The abolitionist Frederick Douglass was an emancipated slave with no formal education. Most certainly, he never went to college; however, it would seem that college came to him, honoring his intellect, praising his achievements.
John Muller, the author of Frederick Douglass in Washington, D.C.: The Lion of Anacostia, makes a special case for a connection between Douglass and the University of Rochester and its president, Martin Brewer Anderson.
“The friendly relationship between Douglass and (the) Rev. Martin B. Anderson, as well as faculty and students at the University of Rochester, is pivotal to understanding Douglass’ Rochester years,” Muller wrote in an email. “… The mutual respect President Anderson and Douglass had for each other demonstrates how Douglass was uniquely supported by the ‘learned community’ in Rochester and the contributions he made to the intellectual vitality of Rochester as one of its leading citizens.”
This year marks the 200th anniversary of Frederick Douglass’ birth in Maryland as a slave. To mark the anniversary, the UR awarded Douglass a posthumous honorary doctor of laws degree in May. (Full disclosure: I teach journalism at UR.)
The degree recognized the fact that Douglass had been a leading abolitionist and published The North Star while living in Rochester from 1847 to 1872. He then moved to Washington, D.C., after his house on South Avenue burned down.
The time Douglass spent in Rochester overlapped with the early years of the UR, which was founded in 1850. Three years later, Martin Brewer Anderson became the university’s first president.
Muller lives in Washington and is a grandson of the late William B. Hemmer, a professor at The College of Brockport. He maintains a blog, thelionofanacostia.wordpress.com (Anacostia is the Washington neighborhood in which Douglass lived).
In the blog, Muller points to a letter of thanks that Douglass wrote to Anderson in 1868 after Anderson had helped him arrange a speech at another university. Anderson was also a member of a committee that commissioned Rochester sculptor Johnson Mundy to create a bust of Douglass. At the dedication ceremony in 1879, he spoke glowingly of Douglass.
“(Frederick Douglass) was a man born in slavery,” Anderson said, “but by a display of indomitable energy and a never wavering courage he raised himself to the level of the foremost orators, philanthropists and emancipators of the day.”
As Muller notes, Galusha Anderson (no relation to Martin Anderson), a student at the UR in the 1850s who later became the president of the University of Chicago, also had high praise for Frederick Douglass.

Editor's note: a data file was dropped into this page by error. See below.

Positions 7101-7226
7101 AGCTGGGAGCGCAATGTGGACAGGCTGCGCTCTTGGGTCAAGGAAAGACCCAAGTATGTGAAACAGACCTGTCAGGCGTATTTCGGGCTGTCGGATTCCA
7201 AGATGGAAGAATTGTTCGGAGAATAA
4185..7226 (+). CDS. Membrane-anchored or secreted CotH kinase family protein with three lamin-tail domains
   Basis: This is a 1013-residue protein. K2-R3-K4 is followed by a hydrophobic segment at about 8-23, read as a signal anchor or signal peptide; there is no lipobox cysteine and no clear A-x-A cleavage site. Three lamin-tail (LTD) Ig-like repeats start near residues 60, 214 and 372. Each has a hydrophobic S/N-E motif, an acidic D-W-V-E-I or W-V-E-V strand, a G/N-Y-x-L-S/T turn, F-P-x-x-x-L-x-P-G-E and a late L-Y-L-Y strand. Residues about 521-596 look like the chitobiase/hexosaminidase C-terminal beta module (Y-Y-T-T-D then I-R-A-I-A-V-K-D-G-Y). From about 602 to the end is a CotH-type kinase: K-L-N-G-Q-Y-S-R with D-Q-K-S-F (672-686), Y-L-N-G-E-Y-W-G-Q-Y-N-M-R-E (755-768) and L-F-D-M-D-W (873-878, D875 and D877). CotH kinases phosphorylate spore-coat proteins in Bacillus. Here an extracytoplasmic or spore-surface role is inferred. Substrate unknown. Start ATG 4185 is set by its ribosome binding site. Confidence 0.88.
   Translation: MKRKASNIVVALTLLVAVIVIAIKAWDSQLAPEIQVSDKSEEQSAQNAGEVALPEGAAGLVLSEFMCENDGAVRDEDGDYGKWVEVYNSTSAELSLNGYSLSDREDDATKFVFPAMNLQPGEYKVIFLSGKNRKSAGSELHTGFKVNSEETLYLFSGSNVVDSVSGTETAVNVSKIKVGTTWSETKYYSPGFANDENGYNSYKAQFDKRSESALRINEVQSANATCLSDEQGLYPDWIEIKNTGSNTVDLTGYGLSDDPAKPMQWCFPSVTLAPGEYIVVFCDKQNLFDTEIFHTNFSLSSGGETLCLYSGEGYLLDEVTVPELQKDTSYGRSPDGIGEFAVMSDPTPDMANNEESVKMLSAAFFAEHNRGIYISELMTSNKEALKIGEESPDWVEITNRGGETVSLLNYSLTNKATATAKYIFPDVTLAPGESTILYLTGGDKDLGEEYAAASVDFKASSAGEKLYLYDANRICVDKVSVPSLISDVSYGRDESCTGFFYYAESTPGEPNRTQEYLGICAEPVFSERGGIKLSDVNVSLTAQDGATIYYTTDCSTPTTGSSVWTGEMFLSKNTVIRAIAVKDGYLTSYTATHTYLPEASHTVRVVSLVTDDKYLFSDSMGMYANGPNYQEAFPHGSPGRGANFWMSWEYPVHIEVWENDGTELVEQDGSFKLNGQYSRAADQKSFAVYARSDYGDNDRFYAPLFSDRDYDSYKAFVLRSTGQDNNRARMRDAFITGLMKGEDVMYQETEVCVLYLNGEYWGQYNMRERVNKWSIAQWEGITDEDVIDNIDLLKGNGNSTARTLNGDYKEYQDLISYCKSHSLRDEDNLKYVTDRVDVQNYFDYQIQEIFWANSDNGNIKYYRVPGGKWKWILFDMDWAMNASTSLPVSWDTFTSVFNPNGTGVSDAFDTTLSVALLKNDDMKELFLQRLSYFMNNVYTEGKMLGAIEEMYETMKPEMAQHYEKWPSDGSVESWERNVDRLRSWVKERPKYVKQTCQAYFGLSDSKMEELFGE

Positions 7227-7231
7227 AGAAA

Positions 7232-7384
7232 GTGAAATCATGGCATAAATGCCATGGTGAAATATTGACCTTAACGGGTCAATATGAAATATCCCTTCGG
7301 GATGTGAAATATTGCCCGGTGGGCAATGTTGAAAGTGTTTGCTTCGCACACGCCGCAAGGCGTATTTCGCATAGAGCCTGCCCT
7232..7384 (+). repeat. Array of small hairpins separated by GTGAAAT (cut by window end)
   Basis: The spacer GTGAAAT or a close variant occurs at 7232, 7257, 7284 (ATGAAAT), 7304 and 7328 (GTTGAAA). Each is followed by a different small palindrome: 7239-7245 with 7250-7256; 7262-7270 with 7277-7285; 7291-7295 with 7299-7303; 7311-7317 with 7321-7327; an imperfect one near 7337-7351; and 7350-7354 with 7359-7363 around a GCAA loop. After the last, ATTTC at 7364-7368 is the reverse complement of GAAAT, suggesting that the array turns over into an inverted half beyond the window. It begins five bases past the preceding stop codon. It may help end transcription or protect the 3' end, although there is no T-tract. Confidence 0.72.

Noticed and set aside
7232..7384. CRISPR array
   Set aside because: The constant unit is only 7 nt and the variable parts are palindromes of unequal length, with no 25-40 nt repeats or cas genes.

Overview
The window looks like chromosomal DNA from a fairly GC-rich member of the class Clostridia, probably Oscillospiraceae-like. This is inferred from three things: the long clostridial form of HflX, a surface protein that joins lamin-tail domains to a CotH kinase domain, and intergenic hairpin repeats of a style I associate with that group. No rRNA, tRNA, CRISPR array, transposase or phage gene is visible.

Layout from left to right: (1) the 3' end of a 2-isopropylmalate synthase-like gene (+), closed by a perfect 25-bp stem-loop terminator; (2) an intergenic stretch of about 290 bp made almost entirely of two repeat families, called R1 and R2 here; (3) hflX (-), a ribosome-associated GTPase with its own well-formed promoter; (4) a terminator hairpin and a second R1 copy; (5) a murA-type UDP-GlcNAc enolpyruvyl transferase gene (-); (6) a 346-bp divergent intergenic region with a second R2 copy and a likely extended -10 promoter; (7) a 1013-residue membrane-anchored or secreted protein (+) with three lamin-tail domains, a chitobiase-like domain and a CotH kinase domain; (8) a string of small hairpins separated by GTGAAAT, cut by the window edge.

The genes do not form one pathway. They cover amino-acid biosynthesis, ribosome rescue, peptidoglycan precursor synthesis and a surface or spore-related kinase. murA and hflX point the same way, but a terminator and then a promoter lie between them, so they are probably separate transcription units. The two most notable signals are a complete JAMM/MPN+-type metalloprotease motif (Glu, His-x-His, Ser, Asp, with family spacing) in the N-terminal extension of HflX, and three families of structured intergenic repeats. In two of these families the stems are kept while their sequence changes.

He wrote how UR students would gather in the library to read the new issues of The North Star. “He never had a day’s schooling in his life, yet he gripped and delighted college students,” Galusha Anderson wrote in 1916.
Anderson went on to write that “Pres. Martin B. Anderson of the university warmly befriended (Douglass), suggested much to him in conversations and commended to him useful books.”
Melissa S. Mead, the university’s archivist and Rochester Collections librarian, says that research into the connection between Frederick Douglass and Martin Anderson is ongoing.
However, the university doesn’t have Anderson’s outgoing mail in its collection. “It’s possible that he sent letters to Douglass, but we have no way of knowing that,” Mead says.
It should be noted, too, that the enthusiasm for Douglass did not translate quickly into the admission of African-American students at UR. Charles Augustus Thomson, class of 1891, was the first African-American to graduate; Beatrice Amaza Howard, class of 1931, was the first African-American woman to graduate.
A bust of Douglass was first placed in Sibley Hall on the old campus of the university. It is now on display in Frederick Douglass Commons on the university’s River Campus. Thus, Douglass is a familiar presence at the UR, perhaps as he was while living here.
Honoring the dead
William H. Cooper Marine Post No. 603 of the American Legion will conduct a ceremony at 11 a.m. July 18 in Mt. Hope Cemetery, noting the 100th anniversary of the death of its namesake.
Born in Rochester in 1892, Sgt. Cooper was an electrician when he enlisted in April 1917. Sent to France in October, he was killed in action July 18, 1918.
On Remarkable Rochester
Retired Senior Editor Jim Memmott reflects on what makes Rochester distinctively Rochester, its history, its habits, its people. Since 2010, he has also been compiling a list of Remarkable Rochesterians.
Let’s add the names of this college president to the list of Remarkable Rochesterians that can be found at at rochester.nydatabases.com:
Martin B. Anderson (1815-1890): He became the first president of the University of Rochester in 1853 and served for 35 years, retiring in 1888. Born in Maine, he graduated from Waterville College (now Colby College), attended Newton Theological Institution in Massachusetts, and later returned to Waterville to teach. He went on to edit a Baptist newspaper in New York City until he came to UR, where, in addition to his presidential duties, he lectured on philosophy, constitutional law and other subjects. He also oversaw the move of the college from a hotel to a new campus on Prince Street.